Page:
Book Review: Fish Disease: Diagnosis And Treatment By E. Noga


This is a meticulously sourced, scientific textbook that covers all fish, not just ornamentals. It doesn't assume the reader knows how to take tissue samples or diagnose disease, and walks you through the entire process, including autopsy. with descriptions of where to cut and what organs should look like. Noga warns about drawing any conclusions from a cadaver, however, as decomposition in fish occurs very rapidly, and the smaller the fish the faster it happens. A few hours in water post mortem can foul the results, so he suggests putting the corpse on ice if need be.

From my favorite chapter "Key Features of Internal Organs"
The intestinal tract is usually the first organ seen when the peritoneal cavity is opened. However, body fat is most commonly deposited in the peritoneal cavity and may obscure the viscera. The intestinal tract is a straight, thin-walled tube. In many aquarium fish the lumen is too small to be easily cut open, but in such fish the intestinal contents can often be seen through the wall.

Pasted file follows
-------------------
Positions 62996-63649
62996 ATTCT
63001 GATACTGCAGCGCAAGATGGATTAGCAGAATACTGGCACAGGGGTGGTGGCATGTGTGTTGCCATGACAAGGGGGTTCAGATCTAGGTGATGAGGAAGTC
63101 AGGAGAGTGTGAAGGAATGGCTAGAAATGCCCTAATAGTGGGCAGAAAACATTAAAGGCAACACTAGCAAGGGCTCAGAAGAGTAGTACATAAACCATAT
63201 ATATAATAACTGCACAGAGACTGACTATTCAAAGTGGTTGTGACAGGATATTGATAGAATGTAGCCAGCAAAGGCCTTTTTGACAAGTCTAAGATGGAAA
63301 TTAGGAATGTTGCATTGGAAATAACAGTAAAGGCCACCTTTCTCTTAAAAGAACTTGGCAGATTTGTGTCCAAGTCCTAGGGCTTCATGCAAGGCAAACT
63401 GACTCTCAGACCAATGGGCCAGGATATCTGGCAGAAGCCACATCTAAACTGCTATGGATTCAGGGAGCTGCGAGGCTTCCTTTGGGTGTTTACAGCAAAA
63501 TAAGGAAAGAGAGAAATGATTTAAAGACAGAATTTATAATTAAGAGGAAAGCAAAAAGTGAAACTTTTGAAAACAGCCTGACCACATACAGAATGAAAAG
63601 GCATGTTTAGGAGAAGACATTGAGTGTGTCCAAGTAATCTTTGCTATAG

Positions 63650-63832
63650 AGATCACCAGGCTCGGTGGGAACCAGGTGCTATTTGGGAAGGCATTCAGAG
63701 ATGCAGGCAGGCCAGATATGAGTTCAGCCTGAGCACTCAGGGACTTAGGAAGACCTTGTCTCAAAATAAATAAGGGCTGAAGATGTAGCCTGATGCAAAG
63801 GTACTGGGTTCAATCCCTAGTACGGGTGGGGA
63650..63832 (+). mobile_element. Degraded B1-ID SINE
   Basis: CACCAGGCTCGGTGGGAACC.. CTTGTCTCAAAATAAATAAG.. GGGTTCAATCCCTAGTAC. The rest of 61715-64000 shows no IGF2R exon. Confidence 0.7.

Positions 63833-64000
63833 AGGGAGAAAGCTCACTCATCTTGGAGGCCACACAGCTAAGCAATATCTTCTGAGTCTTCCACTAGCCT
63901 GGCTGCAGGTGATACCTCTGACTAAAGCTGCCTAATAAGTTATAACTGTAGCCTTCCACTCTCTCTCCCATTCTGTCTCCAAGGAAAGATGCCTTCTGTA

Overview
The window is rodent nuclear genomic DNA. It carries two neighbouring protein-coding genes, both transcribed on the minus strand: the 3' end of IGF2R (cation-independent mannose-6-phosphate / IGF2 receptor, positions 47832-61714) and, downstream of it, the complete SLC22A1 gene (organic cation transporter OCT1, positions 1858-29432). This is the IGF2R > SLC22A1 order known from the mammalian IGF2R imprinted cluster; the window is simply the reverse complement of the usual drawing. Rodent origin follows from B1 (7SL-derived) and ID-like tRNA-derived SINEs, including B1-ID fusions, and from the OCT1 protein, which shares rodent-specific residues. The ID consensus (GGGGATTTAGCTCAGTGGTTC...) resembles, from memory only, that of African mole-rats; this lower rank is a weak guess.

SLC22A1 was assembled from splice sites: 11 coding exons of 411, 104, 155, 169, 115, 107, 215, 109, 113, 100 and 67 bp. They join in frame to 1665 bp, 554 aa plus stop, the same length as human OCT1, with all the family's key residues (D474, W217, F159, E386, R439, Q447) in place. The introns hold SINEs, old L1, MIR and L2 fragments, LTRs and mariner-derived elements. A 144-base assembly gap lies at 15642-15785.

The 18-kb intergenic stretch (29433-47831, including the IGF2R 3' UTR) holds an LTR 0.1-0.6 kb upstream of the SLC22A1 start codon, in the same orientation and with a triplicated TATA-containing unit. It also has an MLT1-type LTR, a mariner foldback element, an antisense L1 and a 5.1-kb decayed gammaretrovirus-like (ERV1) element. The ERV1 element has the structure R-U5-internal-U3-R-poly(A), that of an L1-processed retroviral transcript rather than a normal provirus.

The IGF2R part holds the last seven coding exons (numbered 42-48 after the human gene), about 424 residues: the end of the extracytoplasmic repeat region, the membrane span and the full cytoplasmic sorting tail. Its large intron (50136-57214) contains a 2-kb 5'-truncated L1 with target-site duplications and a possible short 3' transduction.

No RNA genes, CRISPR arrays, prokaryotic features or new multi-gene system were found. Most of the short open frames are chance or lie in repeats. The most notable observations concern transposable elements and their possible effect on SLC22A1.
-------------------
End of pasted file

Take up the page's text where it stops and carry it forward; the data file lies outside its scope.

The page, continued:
(Kindle Locations 2076-2080).

The book is organized from the point of view of a student or working veterinarian who would probably be servicing commercial accounts, fish farms or large ponds. The Table of Contents lists the possible health issues in order of prevalence as 'Problems 1 - 103'. I wouldn't have guessed the #1 Problem is Environmental Hypoxia since it's not that common in aquariums. If I suspected septicemia, for example, and wanted to quickly click on it to check symptoms I couldn't do it without knowing which # Problem it actually is or using the search, but that's a minor gripe.

Great resource for aspiring veterinarians or fish geeks, but the casual home aquarist, not so much. There are better choices, such as Baensch Aquarium Atlas, or my go-to favorite, Burgess, Bailey & Exell's A-Z of Tropical Fish Health. Written by highly regarded experts on ornamental fish, they can be found (used) on Amazon or AquaBid for a fraction of the cost. On the other hand, they won't teach you how to biopsy the kidney of a chinook salmon.

Sample TOC pages -



Interesting read.. Thanks for the review!


What does it say about the common problems we encounter such as the diseases Neon Tetras come with?

I believe most of the problems we are dealing with stem from an inability to provide good living conditions for our fish.

Better to spend time on the nitrogen cycle and providing other suitable environmental conditions. Then disease will be rarely encountered.

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